The Scourge of Wild Parsnips

Wild Parsnips
Wild Parsnips
Wild Parsnips
Wild Parsnips
Wild Parsnips
Wild Parsnips

You can help slowdown a silent epidemic that is rapidly spreading along Minnesota roadways, and threatening to invade private properties.  Wild Parsnip is spreading at an alarming rate along roadways all though Southeast Minnesota, and is extremely toxic to human skin, causing blisters and skin rashes that can be worse than those caused by Poison Ivy when exposed skin touches the wild parsnips, or comes in contact with the particles of wild parsnips created when the weed is mowed.  See article produced by the Minnesota DOT .

The three photos here were all taken this morning – 6-17-16, along County Road 20 in Bridgewater Township.  You can tell how this toxic weed is spreading rampantly up and down the ditch.

Spraying Wild Parsnips with broadleaf herbicide to kill them before seeds can fully develop may help slow down the spread of this toxic weed.  This may be the best control measure rather than mowing.

Mowing the Wild Parsnip when they are lush and juicy can be dangerous for the person mowing.  Mowing after the seed heads mature actually spreads the weed to new areas.  On both counts, mowing appears to be counter productive.

One of the reasons Wild Parsnips are spreading so quickly is that most units of government mow roadside ditches after wild birds are done nesting.  This is also after the seeds of Wild Parsnips are fully mature.  As mowers move through the dried up Wild Parsnips, seeds lodge on the top of mower decks, only to fall off a while later as the mowers shimmer and shake their way over the rough terrain of the ditch.  It’s happening on State, Federal, County, Municipal and Township roads, and the yellow seed heads that resemble dill seed heads in shape are easy to spot right now.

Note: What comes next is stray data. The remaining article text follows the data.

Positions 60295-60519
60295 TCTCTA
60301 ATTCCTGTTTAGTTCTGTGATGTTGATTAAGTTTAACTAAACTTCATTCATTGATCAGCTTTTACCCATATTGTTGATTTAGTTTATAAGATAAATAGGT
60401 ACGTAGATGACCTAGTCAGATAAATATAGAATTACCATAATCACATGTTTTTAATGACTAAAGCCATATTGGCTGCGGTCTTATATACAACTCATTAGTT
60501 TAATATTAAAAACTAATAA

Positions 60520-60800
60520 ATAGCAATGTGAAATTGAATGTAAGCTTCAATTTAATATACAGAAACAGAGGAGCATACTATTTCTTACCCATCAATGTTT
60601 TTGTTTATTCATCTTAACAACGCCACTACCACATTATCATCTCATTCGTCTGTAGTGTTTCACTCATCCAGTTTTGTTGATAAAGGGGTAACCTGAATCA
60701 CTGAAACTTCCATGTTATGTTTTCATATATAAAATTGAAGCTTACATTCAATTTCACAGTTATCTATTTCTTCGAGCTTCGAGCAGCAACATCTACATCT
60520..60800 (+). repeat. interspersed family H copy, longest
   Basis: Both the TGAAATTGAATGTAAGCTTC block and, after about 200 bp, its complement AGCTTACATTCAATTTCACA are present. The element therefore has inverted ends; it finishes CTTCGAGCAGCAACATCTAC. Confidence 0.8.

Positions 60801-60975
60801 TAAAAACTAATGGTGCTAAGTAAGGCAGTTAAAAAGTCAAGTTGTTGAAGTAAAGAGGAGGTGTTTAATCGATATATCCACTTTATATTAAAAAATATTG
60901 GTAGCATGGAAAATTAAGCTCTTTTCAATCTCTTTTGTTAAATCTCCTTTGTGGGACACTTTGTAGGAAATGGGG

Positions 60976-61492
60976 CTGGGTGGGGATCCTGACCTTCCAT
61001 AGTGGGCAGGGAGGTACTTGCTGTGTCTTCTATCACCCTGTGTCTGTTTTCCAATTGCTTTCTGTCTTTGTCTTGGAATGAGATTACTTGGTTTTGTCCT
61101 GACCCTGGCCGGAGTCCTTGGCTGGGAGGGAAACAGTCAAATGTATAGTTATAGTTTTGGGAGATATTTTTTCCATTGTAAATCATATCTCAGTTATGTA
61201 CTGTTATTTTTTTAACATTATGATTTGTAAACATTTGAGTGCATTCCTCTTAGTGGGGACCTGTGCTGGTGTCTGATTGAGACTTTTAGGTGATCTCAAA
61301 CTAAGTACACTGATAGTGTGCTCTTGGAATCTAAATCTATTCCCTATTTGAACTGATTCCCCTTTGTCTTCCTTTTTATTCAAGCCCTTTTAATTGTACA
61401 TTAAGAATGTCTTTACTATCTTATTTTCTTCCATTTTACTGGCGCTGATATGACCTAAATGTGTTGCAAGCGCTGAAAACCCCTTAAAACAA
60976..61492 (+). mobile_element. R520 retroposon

Beside the yellow Wild Parsnips, I’ve heard there is a variety that is greener, taller and has a white blossom.  I need to learn more about this one, and will share what I learn over the next year about control measures.

One of the best things you can do is to talk to your elected officials and the folks responsible for maintaining our roadways.  Ask them to implement a control and eradication program to protect our lands and our people from this toxic plant.  Right now the highway departments are inadvertently spreading Wild Parsnips rather than eliminating them.  We need to encourage them to find good solutions to keep from spreading Wild Parsnips and other invasive plants.

It is very important to protect birds nesting in the road ditches.  Mowing road ditches earlier in the summer will kill LOTS of birds, so this is not a good option.  Unfortunately, spraying noxious weeds like Wild Parsnips, thistle, and  leafy spurge with herbicide may be a better and less environmentally destructive control measure than early mowing.  This is going to be a difficult balancing act and a subject of discussion and research.  I’m eager to see what control measures turn out to be the best.

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